New Harvest Seed Grantees: Han Zhang, Yi-Fan Chen, and Kyle Manke at the Faculty of Applied Science at the University of British Columbia, Canada
Project Cost: $2,700 CAD
Project Start Date: October 6, 2017
Project Duration: 4 months
Supervisors: New Harvest Research Fellow Jess Krieger and New Harvest Research Director Kate Krueger
The UBC modular bioreactor seed grantee team members Han, Yifan, and Kyle
This project aims to design and build a scalable, modular bioreactor prototype for cultured meat production to be used in a lab setting. This novel bioreactor will be modular in that cells can be grown on trays with self-contained fluid circuits which can easily be switched out if goals change. The bioreactor is particularly scalable because all fluid circuits are driven by a single peristaltic pump head. Thus, the number of trays can be increased simply by adding more trays, without the need for additional pumps and complex tubing circuits.
The bioreactor case, almost ready to go!
For the purposes of this project, 8 cell culture trays will be fabricated. Each tray will hold up to 4 cell tissue chips, a clean fluid reservoir, and a spent fluid reservoir. In addition, the trays must be able to survive being autoclaved at 121 degrees celsius and 1 atm gauge pressure. The bioreactor cabinet assembly will also be fabricated. The cabinet must be airtight when sealed, and house the pump, electronics for controlling internal temperature and up to 8 culture trays.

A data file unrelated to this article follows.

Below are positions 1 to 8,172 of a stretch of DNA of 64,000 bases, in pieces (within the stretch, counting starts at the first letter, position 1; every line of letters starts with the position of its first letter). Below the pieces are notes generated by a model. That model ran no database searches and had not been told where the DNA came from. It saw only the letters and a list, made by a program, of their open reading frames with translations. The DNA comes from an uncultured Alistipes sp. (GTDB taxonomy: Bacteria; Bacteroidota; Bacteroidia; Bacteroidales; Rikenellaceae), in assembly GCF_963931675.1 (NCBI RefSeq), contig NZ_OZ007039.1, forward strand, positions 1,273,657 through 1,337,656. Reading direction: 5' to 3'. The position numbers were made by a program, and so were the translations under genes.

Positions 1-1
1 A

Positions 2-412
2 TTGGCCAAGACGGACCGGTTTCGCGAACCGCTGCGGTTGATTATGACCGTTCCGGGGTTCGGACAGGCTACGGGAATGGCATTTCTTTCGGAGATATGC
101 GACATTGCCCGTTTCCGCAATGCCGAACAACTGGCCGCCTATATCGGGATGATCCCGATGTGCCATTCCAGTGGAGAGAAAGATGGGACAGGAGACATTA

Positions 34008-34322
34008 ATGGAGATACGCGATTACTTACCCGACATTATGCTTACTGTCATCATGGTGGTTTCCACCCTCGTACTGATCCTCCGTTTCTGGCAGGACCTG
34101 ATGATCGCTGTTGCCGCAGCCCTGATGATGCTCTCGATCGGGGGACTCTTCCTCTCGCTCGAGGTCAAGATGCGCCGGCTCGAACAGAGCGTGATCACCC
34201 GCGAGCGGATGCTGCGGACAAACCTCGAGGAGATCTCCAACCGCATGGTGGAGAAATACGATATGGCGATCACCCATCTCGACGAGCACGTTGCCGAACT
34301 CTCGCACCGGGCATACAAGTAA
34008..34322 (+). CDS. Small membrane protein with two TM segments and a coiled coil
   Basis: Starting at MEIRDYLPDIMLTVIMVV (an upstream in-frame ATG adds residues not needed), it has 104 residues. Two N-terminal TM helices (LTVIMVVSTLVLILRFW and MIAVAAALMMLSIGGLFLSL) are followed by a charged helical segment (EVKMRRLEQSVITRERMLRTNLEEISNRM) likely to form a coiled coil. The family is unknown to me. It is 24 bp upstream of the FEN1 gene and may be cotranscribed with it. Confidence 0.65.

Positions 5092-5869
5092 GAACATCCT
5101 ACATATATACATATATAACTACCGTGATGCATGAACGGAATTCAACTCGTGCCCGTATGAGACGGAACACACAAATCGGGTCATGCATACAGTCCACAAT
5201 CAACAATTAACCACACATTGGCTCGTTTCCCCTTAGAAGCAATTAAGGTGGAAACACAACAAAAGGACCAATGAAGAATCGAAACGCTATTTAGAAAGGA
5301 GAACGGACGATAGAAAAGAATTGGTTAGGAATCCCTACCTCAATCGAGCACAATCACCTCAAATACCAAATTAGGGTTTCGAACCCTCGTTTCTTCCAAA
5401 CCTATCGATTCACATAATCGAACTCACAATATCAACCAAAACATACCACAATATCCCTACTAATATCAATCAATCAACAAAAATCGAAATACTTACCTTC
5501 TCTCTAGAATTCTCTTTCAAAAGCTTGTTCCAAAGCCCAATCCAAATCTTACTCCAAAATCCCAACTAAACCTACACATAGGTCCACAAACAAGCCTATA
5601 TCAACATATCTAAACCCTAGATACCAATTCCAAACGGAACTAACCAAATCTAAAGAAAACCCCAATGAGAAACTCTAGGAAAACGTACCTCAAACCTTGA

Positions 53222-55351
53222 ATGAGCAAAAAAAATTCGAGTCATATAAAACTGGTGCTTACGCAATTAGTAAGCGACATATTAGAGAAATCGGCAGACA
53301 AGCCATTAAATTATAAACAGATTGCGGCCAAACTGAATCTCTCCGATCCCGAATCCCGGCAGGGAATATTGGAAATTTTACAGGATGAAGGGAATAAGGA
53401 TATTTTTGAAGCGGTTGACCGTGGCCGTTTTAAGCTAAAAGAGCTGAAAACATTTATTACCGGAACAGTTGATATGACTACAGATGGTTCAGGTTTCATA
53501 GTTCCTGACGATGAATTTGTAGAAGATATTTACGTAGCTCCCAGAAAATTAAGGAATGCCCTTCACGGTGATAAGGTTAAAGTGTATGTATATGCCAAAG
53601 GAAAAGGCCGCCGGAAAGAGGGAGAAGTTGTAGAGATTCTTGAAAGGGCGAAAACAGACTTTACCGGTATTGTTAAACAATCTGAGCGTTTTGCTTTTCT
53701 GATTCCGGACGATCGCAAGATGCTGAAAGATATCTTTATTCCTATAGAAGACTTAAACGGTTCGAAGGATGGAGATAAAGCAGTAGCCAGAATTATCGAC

These freshly cut trays will house the cell culture chips, serum reservoirs, and drains inside the bioreactor when complete
To maximize the chances of the tissues surviving and growing, the bioreactor environment must be carefully controlled. Key bioreactor environmental parameters are temperature, CO2 levels, humidity, and fluid flow rate. For this early prototype, only flow rate and temperature control will be implemented.
When complete, the bioreactor will be shipped to New Harvest Research Fellow Jess Krieger’s lab in Kent, Ohio, for subsequent in vitro tissue experiments. Until then, the Engineering Physics Project Lab at UBC will be the primary location for project work.
The team is aiming to have their prototype complete and ready for testing by January 2018.
Project Relevance: The goals of this project are twofold:
1). to design and build a bioreactor that will accommodate modular tissue-on-a-chip devices to be implanted, serving an immediate research interest today, while 2). demonstrating a scalable property useful to the budding cultured meat industry. The team is collaborating with New Harvest Research Fellows working on bioreactor related projects. Like all New Harvest-funded research, results will be made available to the public.
Stay tuned for updates on this and other New Harvest research projects!